In Uncategorized on 12/21/2016 at 15:30

Once again, this is a non-political blog, so the title hereof has nothing to do with a certain Cabinet Secretary-designate. Rather, it concerns some documents disclosed in an ongoing discovery melee that petitioner claims were privileged when revealed by IRS, but privilege was later waived, and IRS claims their experts didn’t rely on the documents in their reports, and anyway petitioners’ main objection was relevance, and that’s admissibility, not confidentiality.

Judge Buch has the Beekman Vista – Dynamo Holdings dynamic duo, in Dynamo Holdings Limited Partnership, Dynamo, GP, Inc., Tax Matters Partner, et al., Docket No. 8393-12, filed 12/21/16.

The duo want IRS’s experts precluded. No, says Judge Buch, in a designated hitter.

Eleven documents from the “Quick Peek” and predictive coding muddle slipped through the cracks and IRS’ experts got a look.

The duo want preclusion of reports and experts. IRS says the punishment is excessive.

Judge Buch engages in the usual “somber reasoning and copious citation of precedent.”

And in the end, the sanction must be proportionate to the offense.

“Striking or excluding respondent’s experts is not warranted. Petitioners strain to identify any harm they suffered. The only harm they claim to have suffered is an effect on their ability to cross-examine the experts, but even that description is vague and unconvincing. This is particularly true when privilege claims as to most of the documents were withdrawn; the claimed reason for the clawback of most of the documents was a lack of relevance. It is unclear how the production of irrelevant documents to respondent’s experts could adversely affect the cross-examination of those experts. Any exploration of the extent to which the experts might have considered the improperly produced documents can be (or could have been) explored during the depositions of the experts. And, if necessary, the Court can give latitude to petitioners when cross-examining experts during trial. In short, it is not clear that any harm has been suffered by petitioners, and to the extent they may have been harmed, the remedy sought is grossly out of proportion to the hypothetical harm they might have suffered.” Order, at p. 7. (Footnote omitted, but read it; IRS’ counsel promptly gave notice to the duo and destroyed the documents).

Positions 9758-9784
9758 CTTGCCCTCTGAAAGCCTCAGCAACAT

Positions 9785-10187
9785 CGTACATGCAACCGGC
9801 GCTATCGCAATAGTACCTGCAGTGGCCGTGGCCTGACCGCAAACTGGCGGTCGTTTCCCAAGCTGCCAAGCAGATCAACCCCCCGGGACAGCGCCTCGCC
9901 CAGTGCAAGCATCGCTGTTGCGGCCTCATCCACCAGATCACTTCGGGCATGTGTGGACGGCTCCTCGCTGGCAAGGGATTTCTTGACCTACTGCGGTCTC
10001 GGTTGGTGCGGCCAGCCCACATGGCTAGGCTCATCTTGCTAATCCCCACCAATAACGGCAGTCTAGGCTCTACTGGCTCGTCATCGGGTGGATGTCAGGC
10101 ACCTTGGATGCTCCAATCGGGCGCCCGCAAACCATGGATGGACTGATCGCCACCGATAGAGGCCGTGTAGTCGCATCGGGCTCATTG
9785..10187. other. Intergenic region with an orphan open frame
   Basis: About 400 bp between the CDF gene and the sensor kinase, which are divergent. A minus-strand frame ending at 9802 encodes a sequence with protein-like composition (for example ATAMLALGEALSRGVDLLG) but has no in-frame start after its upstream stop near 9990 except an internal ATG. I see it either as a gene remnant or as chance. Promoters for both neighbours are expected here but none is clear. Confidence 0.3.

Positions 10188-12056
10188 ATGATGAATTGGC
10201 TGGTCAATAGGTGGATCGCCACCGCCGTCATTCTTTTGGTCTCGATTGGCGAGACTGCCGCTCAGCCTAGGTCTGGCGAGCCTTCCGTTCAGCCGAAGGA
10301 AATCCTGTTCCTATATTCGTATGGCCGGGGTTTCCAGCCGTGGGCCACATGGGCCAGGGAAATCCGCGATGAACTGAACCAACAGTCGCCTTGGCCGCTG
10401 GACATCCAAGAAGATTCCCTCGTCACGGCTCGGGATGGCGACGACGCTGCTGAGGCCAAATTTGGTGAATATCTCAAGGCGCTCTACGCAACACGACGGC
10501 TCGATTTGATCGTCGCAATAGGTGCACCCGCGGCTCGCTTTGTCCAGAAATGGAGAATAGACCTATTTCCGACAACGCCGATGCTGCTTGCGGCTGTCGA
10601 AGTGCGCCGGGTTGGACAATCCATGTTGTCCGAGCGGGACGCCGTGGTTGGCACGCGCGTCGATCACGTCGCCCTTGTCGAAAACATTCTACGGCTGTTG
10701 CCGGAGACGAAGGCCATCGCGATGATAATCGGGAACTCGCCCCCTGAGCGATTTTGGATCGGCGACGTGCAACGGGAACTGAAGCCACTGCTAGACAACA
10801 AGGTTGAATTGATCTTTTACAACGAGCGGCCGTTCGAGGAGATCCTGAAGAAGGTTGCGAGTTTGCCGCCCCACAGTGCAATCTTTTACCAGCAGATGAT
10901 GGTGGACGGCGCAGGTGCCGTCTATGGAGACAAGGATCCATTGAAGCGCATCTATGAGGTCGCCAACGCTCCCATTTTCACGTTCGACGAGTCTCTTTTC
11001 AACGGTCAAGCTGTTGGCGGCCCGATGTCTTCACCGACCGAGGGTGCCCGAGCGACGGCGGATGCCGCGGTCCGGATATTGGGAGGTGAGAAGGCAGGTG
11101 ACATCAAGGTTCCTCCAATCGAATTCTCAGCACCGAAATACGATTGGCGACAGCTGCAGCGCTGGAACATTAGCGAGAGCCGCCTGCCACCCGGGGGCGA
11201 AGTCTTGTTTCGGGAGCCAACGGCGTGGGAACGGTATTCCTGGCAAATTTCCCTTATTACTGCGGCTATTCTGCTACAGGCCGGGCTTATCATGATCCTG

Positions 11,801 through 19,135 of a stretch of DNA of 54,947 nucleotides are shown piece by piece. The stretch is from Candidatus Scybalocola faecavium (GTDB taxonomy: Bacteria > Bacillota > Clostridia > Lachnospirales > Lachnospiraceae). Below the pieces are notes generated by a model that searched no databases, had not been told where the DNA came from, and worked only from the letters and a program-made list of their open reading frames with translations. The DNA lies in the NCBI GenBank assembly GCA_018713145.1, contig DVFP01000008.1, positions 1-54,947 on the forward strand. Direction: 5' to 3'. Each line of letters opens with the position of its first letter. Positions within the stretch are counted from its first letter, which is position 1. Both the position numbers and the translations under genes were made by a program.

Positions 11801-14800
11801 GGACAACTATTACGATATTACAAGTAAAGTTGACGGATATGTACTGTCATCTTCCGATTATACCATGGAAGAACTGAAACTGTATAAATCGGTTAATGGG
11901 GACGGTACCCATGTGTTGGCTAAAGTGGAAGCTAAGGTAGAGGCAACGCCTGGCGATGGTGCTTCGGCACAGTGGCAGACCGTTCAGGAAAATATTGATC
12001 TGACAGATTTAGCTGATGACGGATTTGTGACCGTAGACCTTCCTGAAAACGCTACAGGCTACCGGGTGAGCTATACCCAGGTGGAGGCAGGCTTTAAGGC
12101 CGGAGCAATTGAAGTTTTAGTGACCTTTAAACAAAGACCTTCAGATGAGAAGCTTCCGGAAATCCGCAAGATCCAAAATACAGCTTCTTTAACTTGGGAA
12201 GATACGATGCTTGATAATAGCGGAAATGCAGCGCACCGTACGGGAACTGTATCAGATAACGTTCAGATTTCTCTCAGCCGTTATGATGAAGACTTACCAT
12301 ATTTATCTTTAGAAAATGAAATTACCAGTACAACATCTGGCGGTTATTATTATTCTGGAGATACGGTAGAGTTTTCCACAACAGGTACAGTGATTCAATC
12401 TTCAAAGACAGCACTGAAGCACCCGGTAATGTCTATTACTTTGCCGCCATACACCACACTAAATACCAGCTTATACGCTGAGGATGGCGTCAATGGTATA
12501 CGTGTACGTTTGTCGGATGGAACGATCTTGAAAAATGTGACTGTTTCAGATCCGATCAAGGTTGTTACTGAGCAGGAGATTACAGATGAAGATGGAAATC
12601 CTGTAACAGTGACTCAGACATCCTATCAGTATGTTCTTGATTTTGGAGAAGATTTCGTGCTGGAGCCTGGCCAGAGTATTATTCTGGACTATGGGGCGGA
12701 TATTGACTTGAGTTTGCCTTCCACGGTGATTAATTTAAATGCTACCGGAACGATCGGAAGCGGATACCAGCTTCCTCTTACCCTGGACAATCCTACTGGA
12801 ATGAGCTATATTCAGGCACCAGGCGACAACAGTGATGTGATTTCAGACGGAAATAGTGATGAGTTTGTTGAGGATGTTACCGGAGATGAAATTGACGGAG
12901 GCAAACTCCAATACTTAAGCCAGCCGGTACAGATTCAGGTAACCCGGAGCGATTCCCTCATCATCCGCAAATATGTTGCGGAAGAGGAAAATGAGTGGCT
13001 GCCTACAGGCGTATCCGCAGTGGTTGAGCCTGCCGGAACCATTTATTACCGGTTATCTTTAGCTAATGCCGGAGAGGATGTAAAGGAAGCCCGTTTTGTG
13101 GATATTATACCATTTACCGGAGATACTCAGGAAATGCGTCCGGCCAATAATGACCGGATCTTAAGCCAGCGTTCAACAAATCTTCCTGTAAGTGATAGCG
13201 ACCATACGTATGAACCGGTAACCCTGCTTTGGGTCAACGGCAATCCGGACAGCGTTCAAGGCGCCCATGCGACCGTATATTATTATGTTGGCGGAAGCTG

But the duo claim that if the Court doesn’t slam such conduct, who will comply with discovery orders? And that goes to the integrity of the whole process.

True, says Judge Buch. It’s not only the duo, but the system that needs protection.


“When a party fails to comply with the Court’s orders, the integrity of the judicial system is implicated even when the opposing party is not prejudiced by the conduct. The Court expects parties and their counsel to abide by its orders. When a party fails to abide by the Court’s orders, several questions arise. Did the party violate the order intentionally or mistakenly? If mistakenly, was the party careless or reckless? And is there a pattern of noncompliance beyond the specific case in which the current violation occurred? These types of questions relate to how serious the party is about complying with the Court’s orders. And they relate to the professional responsibility of the lawyers involved, either in their own actions or in their supervision of staff working for them. Troubling answers to these questions might justify the Court imposing a sanction on a party or on a specific counsel appearing on behalf of a party.” Order, at pp. 7-8.

But IRS played fair, and there’s no showing a pattern of noncompliance.

So no sanctions.


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